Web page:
Academic journal article Boston University Law Review

Gun Rights Talk

Academic journal article Boston University Law Review

Gun Rights Talk

Article excerpt


The Second Amendment plays a massive - some would say outsized - role in our often-dysfunctional national gun debate.1 It serves as a banner for gun- rights supporters, a common enemy for gun-control advocates, and a consistent headache for scholars, lawyers, and judges. But the full force of the Amendment's influence over the scope and extent of gun control cannot be found in casebooks. Even after the Supreme Court's decision in District of Columbia v. Heller,2 relatively few gun laws - all of them unusually stringent - have been struck down on Second Amendment grounds.3

The Amendment has, however, been an enormously effective tool for keeping those gun laws from taking root in the first place. Indeed, the Second Amendment's underwhelming impact in litigation is largely reflective of its own success: because invocations of the Amendment have been so politically powerful, there is simply not as much left for it to do, legally speaking, as some might suppose.4 This makes it somewhat difficult to argue that constitutional "dysfunction" itself has blocked the kind of regulations that many gun-control supporters want. After all, most Americans support the "individual" right to keep and bear arms recognized in District of Columbia v. Heller,5 and very few support confiscatory gun control or outright gun bans.6

Nevertheless, "gun rights talk" does have drawbacks that contribute to political dysfunction. This does not necessarily make it unique as far as constitutional rhetoric goes. In fact, the basic character of gun rights talk is familiar to critics of rights talk more generally7: "[I]ts starkness and simplicity, its prodigality in bestowing the rights label, its legalistic character, its exaggerated absoluteness, its hyperindividualism, its insularity, and its silence with regard to personal, civic, and collective responsibilities."8 If anything, the extreme forms of gun rights talk simply provided an especially powerful illustration of the standard rights talk critique.

The traditional remedy prescribed for overuse of rights talk is to minimize exposure, thereby giving more rhetorical space to underlying - and presumably more soluble - political disagreements.9 Excavating the gun debate from the constitutional rubble indeed might be a step in the right direction, as it could enable a more direct discussion of the proper role of gun rights and gun control in the United States, free from misunderstandings and misinterpretations of constitutional doctrine.10 But it would not necessarily cure the disease, as gun rights talk is also a symptom, not simply a cause, of the dysfunction. The deeper one digs, the more it becomes evident that gun rights talk is not just about rights, has even less to do with the Constitution, and may not even be about guns. It is, at root, a debate about culture and values.11 Clearing away the rights talk might only uncover a culture war, not a political debate. And resolving that cultural dispute will require a kind of public discourse that has thus far proven elusive.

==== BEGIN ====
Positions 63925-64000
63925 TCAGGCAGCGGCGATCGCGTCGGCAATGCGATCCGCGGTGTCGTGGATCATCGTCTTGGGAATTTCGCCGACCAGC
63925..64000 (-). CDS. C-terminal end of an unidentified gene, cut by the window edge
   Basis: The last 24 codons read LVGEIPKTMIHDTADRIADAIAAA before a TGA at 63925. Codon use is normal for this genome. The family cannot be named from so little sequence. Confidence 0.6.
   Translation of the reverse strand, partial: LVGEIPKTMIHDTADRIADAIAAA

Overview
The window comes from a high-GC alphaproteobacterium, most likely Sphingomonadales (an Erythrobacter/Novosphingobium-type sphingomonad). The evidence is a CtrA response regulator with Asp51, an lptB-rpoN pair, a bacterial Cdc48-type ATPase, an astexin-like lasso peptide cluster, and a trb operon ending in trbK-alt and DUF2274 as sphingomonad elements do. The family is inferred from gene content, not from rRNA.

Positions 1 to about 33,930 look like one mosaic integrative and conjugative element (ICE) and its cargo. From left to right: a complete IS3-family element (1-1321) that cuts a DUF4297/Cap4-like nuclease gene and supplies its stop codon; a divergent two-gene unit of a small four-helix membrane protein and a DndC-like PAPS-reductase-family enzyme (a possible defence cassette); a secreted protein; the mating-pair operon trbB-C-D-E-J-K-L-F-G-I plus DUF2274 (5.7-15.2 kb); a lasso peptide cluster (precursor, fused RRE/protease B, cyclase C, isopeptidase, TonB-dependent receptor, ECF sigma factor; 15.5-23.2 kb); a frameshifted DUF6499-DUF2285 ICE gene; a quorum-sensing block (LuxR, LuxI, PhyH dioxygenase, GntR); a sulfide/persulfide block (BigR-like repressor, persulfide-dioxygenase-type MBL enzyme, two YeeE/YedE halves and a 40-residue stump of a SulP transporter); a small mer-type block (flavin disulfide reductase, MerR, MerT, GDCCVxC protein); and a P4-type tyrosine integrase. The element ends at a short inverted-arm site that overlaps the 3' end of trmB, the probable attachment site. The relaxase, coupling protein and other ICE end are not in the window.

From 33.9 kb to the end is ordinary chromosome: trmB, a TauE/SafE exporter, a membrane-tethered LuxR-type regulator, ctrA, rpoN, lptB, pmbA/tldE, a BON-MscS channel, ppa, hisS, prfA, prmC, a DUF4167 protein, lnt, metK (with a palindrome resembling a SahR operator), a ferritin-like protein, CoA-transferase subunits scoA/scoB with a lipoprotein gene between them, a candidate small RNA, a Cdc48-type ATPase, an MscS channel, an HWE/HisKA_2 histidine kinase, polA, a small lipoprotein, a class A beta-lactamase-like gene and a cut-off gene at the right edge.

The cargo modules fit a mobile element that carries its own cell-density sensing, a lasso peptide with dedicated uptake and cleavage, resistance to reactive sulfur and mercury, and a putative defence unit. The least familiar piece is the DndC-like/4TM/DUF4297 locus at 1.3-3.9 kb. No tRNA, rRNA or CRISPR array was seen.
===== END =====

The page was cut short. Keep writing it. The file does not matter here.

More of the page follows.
The charge of this Symposium is to focus on the constitutional connections, causes, and cures of America's political dysfunction. As a legal matter, the Second Amendment is not necessarily the villain that advocates of gun control sometimes suspect it to be.12 Existing doctrine permits reasonable gun control. The dysfunction, inasmuch as it exists, is not a result of gun rights, but of gun rights talk, and on a deeper level a cultural conflict that lacks a vocabulary for political engagement. Solving that problem will require remedies that lie outside the law, and yet - perhaps counterintuitively - the Second Amendment might still have a useful role to play in facilitating discourse.


As a doctrinal matter, the story of the modern Second Amendment begins with District of Columbia v. Heller, which held that the Amendment protects an "individual" right to bear arms for self-defense, and that a citywide ban on handguns in the District of Columbia was an unconstitutional infringement of that right. …

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